PlayStation 4 emulation is still in its infancy, and you’d be forgiven for thinking we’re many years off from PS4 games being completely playable on your PC. While there’s still a lot of work to be done to make that happen, PS4 emulation seems to be progressing quite nicely. A Linux-only in-development PS4 emulator called Spine has shown some amazing progress lately, and the latest builds can actually boot some games. The emulator still has many bugs, but having only been in development for a little over two years, the list of titles that make it in-game is a lot bigger than you may expect.
Spine is being developed in private and is closed source, but a flatpak package of the emulator was released back in 2019 alongside a YouTube video showing off some of the titles that ran well, such as Stardew Valley and the Megaman Legacy Collection.
In the two years since that last release, Spine has improved a lot, though a lot of bigger and more complex 3D titles still aren’t fully playable. We can see just how improved the emulator is thanks to a fresh Linux build that was recently shared online (with permission from the developer) by scene member @notzecoxao (via Wololo). The vast majority of the 1,000 games that were tested don’t work; about 45% of the games tested only get to the intro screen, and only about 35% of them will properly get you in-game.
As we just mentioned, the majority of the games that work are smaller 2D indie titles. Marvel’s Spider-Man, for instance, doesn’t work, and while some games like Persona 5 (but not Persona 5 Royal) render in-game graphics, they still perform terribly and are chock full of graphical glitches.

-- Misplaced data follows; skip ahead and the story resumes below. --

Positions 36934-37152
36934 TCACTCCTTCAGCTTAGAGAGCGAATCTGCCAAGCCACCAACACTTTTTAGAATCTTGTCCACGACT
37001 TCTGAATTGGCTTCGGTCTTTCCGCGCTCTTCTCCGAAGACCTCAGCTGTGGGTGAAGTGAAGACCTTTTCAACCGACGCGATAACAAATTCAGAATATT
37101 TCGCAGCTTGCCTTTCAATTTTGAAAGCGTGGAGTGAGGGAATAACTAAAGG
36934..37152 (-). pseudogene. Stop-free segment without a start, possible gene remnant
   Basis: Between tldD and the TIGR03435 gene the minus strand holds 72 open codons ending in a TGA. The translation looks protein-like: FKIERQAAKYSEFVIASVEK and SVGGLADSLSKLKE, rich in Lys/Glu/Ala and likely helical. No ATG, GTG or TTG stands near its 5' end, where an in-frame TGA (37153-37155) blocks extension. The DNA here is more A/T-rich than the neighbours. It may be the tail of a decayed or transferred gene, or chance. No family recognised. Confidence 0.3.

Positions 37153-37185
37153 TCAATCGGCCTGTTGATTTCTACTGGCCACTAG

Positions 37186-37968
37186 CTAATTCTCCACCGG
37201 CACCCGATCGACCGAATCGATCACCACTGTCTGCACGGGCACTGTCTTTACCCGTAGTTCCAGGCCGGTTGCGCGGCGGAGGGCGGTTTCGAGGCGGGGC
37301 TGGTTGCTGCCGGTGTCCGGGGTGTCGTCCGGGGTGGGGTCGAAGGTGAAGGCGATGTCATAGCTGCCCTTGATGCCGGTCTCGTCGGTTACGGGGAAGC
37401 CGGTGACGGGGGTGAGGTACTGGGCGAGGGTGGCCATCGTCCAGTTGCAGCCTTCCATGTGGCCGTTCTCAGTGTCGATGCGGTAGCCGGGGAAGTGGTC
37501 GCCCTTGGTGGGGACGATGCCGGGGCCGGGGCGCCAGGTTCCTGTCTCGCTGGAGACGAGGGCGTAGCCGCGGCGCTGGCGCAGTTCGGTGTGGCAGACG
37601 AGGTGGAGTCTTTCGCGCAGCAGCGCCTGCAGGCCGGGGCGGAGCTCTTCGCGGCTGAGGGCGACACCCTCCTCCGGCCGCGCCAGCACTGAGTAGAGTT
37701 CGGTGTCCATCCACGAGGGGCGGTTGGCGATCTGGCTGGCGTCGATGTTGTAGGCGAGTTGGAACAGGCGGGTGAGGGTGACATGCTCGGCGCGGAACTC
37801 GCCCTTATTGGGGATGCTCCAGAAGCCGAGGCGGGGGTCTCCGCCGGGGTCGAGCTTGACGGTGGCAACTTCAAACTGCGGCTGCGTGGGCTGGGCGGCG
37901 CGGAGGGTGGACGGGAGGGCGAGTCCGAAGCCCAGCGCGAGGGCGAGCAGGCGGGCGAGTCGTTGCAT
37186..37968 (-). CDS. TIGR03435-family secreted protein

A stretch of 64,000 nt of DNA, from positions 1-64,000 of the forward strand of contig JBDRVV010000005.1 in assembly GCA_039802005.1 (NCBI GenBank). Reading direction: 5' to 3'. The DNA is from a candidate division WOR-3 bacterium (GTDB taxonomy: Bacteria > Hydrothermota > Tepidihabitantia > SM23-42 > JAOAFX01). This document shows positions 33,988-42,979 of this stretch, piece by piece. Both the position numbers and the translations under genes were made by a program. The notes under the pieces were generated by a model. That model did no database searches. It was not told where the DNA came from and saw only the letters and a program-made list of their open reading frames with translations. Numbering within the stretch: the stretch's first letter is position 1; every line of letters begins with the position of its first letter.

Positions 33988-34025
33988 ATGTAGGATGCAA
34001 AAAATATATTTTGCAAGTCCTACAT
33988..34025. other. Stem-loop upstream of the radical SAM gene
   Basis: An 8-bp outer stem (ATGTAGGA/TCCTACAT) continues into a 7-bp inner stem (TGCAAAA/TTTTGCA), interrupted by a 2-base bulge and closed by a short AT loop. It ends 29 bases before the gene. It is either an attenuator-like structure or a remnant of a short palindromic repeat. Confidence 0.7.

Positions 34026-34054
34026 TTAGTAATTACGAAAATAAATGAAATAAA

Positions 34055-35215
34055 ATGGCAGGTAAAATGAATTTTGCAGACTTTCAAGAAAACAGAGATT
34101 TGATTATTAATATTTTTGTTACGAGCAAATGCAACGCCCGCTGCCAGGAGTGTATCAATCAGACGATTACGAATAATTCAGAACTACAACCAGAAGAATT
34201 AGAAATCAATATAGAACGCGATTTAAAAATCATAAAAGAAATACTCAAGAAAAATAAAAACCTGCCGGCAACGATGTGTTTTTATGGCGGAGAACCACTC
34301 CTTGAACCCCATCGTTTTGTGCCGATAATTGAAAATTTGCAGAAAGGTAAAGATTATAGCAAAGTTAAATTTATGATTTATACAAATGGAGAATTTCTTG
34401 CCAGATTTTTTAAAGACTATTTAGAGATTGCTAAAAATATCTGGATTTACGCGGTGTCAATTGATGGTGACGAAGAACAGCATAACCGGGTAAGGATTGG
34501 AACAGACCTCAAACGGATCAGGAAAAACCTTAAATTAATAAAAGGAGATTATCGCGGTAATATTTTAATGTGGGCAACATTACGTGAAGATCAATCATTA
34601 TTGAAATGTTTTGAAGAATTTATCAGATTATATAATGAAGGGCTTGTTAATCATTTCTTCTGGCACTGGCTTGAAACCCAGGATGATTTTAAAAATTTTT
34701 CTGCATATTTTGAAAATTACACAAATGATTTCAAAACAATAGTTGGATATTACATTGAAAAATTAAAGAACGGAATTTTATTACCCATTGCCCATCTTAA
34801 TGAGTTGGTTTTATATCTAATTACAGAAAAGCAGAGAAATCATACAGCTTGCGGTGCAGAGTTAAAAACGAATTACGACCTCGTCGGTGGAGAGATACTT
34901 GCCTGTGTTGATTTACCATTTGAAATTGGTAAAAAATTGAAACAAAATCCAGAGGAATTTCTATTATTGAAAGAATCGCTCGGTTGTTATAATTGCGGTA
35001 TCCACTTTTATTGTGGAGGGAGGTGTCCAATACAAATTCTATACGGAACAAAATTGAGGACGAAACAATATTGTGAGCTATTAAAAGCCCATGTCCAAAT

Still, Spine is a promising PS4 emulator despite its work-in-progress status. If you want to download Spine, you can check out the download link below, courtesy of Wololo. Keep in mind that you’ll need a hacked PS4 to pull decrypted firmware dependencies for Spine to function, and you’ll also need a hacked PS4 to dump your games as well.
As for why the emulator is Linux-only, it’s because that’s what the developer uses on their main PC. The developer plans to release the source code for the emulator in the future, but Windows support is nowhere near a guarantee in the meantime. The developer has also said that they will likely release updates more frequently from now on, so we can hopefully expect to see more news about Spine in the near future.